What a powerful lesson for us to digest. A positive self-esteem empowers one to fend off the blandishments of the yetzer hora. It protects him from sin. What about gaavah, arrogance? Should one not fear that self-esteem will lead to the sin of haughtiness? He who understands the definition of self-esteem realizes that it is much different from gaavah. Self-esteem is based upon the realization of one's abilities, his potential. Vanity is the sense that one should be admired and exalted for what he has already done. Self-esteem looks to the future; arrogance rests on the laurels of the past. Great people act based upon what they know they can achieve. Arrogant people only talk about their accomplishments. A person with a healthy self-esteem does not feel compelled to talk - or hear - about himself constantly. Indeed, arrogance is an escape for the individual who has negative feelings about himself, and tries to override his inner feelings of worthlessness. As psychologists have noted, however, the baal gaavah is never satisfied. His feelings of incompetence are delusional and, thus, not prone to responding to therapy. He must raise his self-esteem in order to realize his potential. This will be his ultimate cure for gaavah and his greatest protection from sin.
Rav Zilberstein concludes with a plea for Torah Jews to act in a manner commensurate with the nobility they represent. When one acts in a plebeian manner, he denigrates not only himself, but the Torah that he should reflect. This action results in chillul Hashem, a desecration of Hashem's Name. He relates an incident concerning a young Torah student, who was noticed arguing with a taxi driver over a few pennies. The bachur felt he was overpaying; the driver felt he was justified in his charges. The issue is not who was right and who was wrong. The mere fact that a young Torah scholar would argue with a taxi driver over a few pennies was in itself a chillul Hashem. Ultimately, this was regrettably demonstrated when the driver cursed the young man and all the people "like him."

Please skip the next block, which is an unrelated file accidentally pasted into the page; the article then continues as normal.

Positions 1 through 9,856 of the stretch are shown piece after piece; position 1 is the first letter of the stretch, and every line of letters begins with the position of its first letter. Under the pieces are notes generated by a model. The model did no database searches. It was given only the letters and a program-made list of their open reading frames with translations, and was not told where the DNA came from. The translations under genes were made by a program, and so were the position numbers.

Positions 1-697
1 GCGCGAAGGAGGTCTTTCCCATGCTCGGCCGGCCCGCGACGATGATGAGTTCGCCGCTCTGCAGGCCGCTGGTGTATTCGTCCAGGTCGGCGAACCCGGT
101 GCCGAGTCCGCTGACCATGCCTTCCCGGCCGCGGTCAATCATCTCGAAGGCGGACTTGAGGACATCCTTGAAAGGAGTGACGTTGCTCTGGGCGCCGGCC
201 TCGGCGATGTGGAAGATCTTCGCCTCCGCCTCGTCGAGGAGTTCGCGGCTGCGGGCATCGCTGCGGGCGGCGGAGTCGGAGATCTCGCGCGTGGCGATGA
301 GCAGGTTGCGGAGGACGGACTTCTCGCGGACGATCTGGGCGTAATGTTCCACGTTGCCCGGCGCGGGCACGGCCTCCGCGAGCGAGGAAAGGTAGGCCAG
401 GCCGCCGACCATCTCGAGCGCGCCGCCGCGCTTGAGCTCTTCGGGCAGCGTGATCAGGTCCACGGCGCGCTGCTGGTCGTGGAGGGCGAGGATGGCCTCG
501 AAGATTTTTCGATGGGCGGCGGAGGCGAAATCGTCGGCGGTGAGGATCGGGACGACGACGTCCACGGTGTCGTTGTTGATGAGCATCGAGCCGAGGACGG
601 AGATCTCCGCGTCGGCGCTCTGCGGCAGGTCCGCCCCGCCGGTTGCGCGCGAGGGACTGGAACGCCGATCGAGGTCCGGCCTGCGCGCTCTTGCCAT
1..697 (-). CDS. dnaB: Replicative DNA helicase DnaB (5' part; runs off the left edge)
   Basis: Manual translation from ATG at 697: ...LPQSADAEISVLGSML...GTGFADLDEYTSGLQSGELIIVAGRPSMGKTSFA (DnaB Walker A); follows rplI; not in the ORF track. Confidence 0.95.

Was it worth a few pennies? Perhaps to some of us it is a matter of principle. We might ask ourselves: Is it principle or stubbornness? Furthermore, is our principle worth a chillul Hashem?
And Moshe grew up and went out to his brethren and observed their burdens. (2:11)
Moshe Rabbeinu's empathy served as an example for others to emulate. He could have easily closed his eyes to the anguish of his brethren. He was an adopted Egyptian and could thus have separated himself from them. He did not, however, do that. He went out to his brothers and suffered alongside them. Furthermore, when we consider the translation of "vayigdal Moshe," "and Moshe grew up," we note that shouldering responsibility for another Jew, empathizing with his plight, is a vital component in maturity. Growing up means growing out, thinking and caring beyond oneself. Moshe Rabbeinu led the way for so many who took the initiative and followed him. I recently saw a poignant story concerning Horav Elazar M. Shach, zl, Rosh Hayeshivah par excellence, gadol hador, pre-eminent Torah leader of his generation, who took the time and the effort at his advanced age, when he was physically frail and ill, to spend time with a family of little children.
One of his close talmidim, students, arrived at his apartment to speak in learning. As he walked in, the Rosh Hayeshivah said, "It is good that you came. Help me to prepare for an important visit I have to make." Rav Shach immediately rose from his chair, donned his frock and asked the student to bring him a bag of chocolate from the kitchen cupboard. He then proceeded to the door.